That the Zags would miss both free throws was inconsequential to the unfolding drama. An alert CBS cameraman had found an apoplectic—"crestfallen" does not begin to describe him—young Northwestern fan clad in a purple No. 4 jersey who had just gone Mount Etna. Northwestern Kid's mouth was so widely agape that viewers could see the orthodontic rubber bands inside. We could lip-read him crying, "Why!?!" and "That's SO bad!" and all of us could empathize.

A few minutes later, with 4:57 to play, Northwestern trailed 73-68 when the Wildcats' Derek Pardon attempted a dunk. His shot was exquisitely blocked ("Pardon me!") by Gonzaga's Zach Collins...except that the Bulldogs seven-footer's right hand had come up through the interior of the cylinder to do so. That is goaltending, but the referees missed the call. Northwestern coach Chris Collins promptly took three brisk steps onto the court to apprise a referee of their failure.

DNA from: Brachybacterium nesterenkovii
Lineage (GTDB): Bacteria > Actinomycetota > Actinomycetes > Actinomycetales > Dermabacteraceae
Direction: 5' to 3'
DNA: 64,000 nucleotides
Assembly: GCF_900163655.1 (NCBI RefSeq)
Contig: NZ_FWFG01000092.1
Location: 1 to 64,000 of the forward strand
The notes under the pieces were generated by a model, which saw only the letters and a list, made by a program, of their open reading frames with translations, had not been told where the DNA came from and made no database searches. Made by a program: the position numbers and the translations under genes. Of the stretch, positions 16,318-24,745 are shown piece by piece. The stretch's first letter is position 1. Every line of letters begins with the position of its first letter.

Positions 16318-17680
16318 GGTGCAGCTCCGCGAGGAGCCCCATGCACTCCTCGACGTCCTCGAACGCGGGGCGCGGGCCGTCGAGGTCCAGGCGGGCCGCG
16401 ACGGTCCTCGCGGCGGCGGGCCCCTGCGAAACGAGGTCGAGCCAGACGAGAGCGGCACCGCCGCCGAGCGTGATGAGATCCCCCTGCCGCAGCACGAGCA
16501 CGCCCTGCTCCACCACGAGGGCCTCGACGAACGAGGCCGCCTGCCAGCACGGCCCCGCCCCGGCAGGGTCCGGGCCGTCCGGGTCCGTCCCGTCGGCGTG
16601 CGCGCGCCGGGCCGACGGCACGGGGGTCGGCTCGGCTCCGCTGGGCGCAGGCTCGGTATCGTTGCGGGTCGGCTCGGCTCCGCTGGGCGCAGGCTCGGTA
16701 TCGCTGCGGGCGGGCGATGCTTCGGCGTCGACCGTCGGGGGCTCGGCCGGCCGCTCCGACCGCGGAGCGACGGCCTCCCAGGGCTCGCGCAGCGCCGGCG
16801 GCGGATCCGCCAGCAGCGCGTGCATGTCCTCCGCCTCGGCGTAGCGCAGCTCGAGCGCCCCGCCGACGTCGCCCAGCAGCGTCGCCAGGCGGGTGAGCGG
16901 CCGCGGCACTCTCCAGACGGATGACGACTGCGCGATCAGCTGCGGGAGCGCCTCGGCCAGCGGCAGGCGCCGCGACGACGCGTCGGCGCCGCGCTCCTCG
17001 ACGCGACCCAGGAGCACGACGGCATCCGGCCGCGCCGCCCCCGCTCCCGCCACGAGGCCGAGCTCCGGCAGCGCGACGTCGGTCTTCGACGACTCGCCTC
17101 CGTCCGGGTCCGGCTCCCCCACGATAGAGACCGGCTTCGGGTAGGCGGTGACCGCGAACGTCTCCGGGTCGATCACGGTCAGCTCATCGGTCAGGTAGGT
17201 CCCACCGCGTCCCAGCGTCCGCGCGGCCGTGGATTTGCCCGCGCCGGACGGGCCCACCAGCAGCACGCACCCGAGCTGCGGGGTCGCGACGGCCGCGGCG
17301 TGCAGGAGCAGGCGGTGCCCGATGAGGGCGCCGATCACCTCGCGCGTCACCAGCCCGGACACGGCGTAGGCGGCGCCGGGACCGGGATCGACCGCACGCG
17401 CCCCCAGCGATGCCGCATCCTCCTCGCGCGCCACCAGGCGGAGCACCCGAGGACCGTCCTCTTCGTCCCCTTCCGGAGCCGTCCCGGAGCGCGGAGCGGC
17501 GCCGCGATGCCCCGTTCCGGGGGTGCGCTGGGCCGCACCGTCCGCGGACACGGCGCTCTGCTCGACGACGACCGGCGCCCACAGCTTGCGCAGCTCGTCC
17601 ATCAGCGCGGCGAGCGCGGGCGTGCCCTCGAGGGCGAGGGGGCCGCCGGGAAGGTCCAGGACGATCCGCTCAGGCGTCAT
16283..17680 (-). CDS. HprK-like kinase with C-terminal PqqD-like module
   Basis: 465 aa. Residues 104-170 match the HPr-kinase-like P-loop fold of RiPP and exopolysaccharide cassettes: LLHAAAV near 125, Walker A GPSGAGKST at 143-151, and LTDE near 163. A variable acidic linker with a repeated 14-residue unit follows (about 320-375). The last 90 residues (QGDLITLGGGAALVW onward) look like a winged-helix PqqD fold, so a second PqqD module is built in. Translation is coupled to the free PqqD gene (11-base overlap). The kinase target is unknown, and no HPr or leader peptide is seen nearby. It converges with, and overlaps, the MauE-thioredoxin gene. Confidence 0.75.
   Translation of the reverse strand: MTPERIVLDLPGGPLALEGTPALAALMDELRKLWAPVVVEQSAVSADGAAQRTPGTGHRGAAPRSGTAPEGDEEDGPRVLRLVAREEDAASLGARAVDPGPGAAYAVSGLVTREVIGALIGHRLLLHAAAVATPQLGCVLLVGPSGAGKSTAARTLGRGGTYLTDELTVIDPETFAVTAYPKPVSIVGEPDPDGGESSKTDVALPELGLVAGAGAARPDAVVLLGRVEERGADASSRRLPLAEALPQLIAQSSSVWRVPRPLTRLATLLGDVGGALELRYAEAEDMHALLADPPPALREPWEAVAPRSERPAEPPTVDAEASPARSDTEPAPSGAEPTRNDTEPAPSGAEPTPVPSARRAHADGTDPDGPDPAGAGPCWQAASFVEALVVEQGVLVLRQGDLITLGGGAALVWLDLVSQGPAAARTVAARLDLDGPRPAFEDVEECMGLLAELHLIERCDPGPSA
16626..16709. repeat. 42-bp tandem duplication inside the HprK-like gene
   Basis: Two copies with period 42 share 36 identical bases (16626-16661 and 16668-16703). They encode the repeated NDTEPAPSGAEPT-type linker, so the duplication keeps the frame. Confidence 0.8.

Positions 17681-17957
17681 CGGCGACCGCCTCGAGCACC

Northwestern's coach, Chris Collins (middle of three suited men) occasionally behaved like a child as well USA TODAY SPORTS

Whistle. Technical foul against the Northwestern bench. Inside the CBS production truck someone likely said, "Find that kid again!" Moments later viewers were treated to an encore presentation of Northwestern Kid enduring four of Dr. Elizabeth Kubler-Ross's five stages of grief in the span of a SnapChat video. This was not about a game being stolen; this was about an entire paradigm being crushed. The universe is not fair, and life goes on.